Has your training become stale or rote? Public suspicion of “going through the motions” training has increased. Consider the need for updated examples, increased interactivity, and the robustness of your training program. Training needs to be part of establishing a genuinely desired culture, not just checking off of a “to do” list item.
3. This is “Civil” Stuff
Increasingly, sexual harassment cases involve more than just inappropriate jokes and comments – they can actually even involve criminal conduct, such as druggings and assaults. Moreover, these kinds of criminal matters are not limited to celebrities; they are happening in academic institutions, manufacturing environments, and office workplaces. Be proactive to ensure the safety and security of all your employees, regardless of whether they may be at work or offsite at a conference or after-work social gathering. If serious allegations of this nature do arise, don’t be afraid to initiate law enforcement involvement. Throughout the process, keep in mind the need to balance the privacy interests of complainants with workplace safety.
2. The Scope of Appropriate Remedial Action
Employers are legally obligated to take “appropriate remedial action” upon notice of harassment. Appropriate remedial action can be defined as action that is reasonably calculated to end the harassment. While these rules haven’t changed, employers should take a fresh look at their approach. Consider: What does the company need to do to a) end the harassment for the complainant, b) end the risk of harassment for others in the work environment, and c) create an anti-harassment culture. Sometimes the answer is not obvious, and can require careful consideration and creative solutions.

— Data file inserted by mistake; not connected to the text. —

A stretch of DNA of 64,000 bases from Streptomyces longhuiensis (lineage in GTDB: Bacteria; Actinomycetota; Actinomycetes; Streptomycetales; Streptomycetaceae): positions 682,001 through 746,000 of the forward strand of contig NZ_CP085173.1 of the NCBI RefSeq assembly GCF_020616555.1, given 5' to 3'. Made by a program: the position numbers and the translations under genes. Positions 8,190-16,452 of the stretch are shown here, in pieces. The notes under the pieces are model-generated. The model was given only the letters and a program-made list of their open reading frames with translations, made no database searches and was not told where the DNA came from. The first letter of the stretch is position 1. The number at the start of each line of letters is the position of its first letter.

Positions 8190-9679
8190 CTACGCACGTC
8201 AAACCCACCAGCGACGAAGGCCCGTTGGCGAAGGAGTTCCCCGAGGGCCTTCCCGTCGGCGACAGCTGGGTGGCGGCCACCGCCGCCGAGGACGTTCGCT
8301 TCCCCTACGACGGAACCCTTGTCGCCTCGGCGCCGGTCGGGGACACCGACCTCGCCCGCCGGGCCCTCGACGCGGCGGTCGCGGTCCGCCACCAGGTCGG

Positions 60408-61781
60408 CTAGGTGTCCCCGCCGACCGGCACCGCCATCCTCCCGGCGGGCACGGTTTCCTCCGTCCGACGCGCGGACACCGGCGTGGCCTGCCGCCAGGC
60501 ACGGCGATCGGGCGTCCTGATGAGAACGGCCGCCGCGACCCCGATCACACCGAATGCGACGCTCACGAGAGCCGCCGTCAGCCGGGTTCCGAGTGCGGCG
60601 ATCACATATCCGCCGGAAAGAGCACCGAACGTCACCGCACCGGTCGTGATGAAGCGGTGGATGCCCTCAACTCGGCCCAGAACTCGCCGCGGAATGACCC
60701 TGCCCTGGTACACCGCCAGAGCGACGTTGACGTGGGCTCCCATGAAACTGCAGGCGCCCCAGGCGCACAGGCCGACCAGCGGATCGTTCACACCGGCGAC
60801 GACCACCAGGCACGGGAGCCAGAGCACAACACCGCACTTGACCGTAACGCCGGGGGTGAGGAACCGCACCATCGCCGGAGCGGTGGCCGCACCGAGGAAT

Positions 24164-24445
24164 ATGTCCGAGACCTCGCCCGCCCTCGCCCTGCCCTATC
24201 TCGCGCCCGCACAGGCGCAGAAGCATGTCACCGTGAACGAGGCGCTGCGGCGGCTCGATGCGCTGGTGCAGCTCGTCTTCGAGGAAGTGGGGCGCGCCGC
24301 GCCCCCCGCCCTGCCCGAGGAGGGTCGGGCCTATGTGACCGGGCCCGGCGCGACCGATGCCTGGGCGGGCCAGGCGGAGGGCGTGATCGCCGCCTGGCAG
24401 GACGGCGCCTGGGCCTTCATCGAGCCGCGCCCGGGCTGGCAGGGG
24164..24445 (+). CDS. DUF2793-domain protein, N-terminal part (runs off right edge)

1. Sexual Harassment is a Discrete Issue
In the past, incidents of sexual harassment may have been thought of as an anomaly, separate from the workplace culture. However, current events suggest sexual harassment is part of a broader cultural phenomenon of gender/power dynamics. Employers should consider whether they can effectively address the issue of sexual harassment without looking at broader cultural issues of equity in the workplace. Are men and women employees treated equally with regard to compensation and leadership consideration? Are general civility expectations the same for men and women? These are all issues to consider as employers grapple with how best to address sexual harassment in the workplace.
As we reconsider these ten outdated “approaches” to dealing with sexual harassment, and discuss how we can effect meaningful change in the future, there remains one important adage to keep in mind: Change starts from the top. Sexual harassment can only be addressed effectively if top management is fully engaged and committed to meaningful solutions. A demonstrated commitment on the part of leadership results in more proactive and effective investigations, more openness on the part of employees to report concerns, and actual changes in workplace behavior. This is a positive outcome that everyone should support.
Please contact your Varnum Labor and Employment attorney with any questions about your sexual harassment policy.